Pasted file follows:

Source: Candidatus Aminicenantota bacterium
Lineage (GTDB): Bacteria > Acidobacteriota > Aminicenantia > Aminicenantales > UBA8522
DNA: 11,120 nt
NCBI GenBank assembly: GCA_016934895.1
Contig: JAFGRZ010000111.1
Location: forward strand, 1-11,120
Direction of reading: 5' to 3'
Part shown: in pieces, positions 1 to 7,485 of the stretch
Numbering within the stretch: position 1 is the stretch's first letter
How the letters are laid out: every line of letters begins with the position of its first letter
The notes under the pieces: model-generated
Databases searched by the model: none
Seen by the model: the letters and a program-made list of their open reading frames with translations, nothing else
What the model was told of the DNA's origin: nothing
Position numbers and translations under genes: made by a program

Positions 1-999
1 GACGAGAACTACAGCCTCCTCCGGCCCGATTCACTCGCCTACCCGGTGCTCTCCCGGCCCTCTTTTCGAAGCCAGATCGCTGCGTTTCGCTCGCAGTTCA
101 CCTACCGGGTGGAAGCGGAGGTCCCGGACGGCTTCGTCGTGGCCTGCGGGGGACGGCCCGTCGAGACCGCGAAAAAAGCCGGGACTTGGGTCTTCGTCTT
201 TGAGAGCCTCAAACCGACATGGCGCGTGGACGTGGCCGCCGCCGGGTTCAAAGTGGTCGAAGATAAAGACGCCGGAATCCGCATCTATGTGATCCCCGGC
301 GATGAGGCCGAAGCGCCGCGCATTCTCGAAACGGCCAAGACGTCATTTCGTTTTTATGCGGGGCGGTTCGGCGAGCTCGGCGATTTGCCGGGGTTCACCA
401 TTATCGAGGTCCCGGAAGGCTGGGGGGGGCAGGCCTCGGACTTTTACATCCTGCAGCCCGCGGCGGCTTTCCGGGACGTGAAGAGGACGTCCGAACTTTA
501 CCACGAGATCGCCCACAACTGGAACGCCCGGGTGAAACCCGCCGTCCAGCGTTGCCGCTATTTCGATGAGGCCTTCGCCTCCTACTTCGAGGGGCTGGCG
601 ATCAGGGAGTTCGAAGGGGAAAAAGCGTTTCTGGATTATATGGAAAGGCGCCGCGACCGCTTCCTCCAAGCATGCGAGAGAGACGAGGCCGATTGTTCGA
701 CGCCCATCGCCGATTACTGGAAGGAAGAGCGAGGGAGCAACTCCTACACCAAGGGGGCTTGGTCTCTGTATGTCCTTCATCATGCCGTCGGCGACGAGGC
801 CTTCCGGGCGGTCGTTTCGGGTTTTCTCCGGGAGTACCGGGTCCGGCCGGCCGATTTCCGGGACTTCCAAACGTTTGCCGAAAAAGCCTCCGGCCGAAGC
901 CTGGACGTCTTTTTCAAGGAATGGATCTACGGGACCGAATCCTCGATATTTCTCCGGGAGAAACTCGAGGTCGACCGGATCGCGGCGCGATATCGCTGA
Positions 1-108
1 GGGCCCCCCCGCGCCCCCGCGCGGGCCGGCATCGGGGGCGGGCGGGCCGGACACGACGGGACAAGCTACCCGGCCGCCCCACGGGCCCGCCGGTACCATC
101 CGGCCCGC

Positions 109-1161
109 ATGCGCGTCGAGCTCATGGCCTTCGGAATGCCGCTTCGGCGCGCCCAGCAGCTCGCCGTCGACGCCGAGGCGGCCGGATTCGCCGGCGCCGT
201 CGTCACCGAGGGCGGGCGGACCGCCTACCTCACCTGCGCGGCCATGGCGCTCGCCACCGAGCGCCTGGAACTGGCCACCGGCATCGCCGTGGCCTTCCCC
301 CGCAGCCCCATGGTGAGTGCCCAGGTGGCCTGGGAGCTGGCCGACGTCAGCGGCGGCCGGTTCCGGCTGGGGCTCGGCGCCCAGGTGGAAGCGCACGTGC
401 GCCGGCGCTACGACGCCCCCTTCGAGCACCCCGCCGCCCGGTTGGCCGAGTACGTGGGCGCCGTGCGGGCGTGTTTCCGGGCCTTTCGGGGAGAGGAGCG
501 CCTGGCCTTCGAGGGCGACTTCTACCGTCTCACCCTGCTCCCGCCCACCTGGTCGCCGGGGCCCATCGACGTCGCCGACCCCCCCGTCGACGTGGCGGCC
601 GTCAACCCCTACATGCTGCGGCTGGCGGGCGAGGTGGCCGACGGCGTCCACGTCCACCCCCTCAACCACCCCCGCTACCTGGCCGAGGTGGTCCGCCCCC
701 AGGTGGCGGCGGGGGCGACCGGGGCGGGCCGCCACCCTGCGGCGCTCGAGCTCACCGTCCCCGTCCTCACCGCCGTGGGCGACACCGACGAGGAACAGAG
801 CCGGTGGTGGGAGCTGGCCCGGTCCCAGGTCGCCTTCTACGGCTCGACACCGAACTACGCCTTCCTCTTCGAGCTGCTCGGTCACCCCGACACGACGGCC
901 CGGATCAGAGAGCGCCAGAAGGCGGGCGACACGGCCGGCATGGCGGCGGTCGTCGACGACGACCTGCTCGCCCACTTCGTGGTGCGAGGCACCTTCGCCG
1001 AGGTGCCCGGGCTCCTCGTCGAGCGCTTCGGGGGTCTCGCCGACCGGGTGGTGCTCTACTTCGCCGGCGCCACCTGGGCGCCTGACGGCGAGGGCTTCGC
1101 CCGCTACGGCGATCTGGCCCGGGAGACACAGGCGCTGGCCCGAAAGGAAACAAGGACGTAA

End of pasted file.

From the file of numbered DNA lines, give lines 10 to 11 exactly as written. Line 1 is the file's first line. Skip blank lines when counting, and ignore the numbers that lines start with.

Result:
How the letters are laid out: every line of letters begins with the position of its first letter
The notes under the pieces: model-generated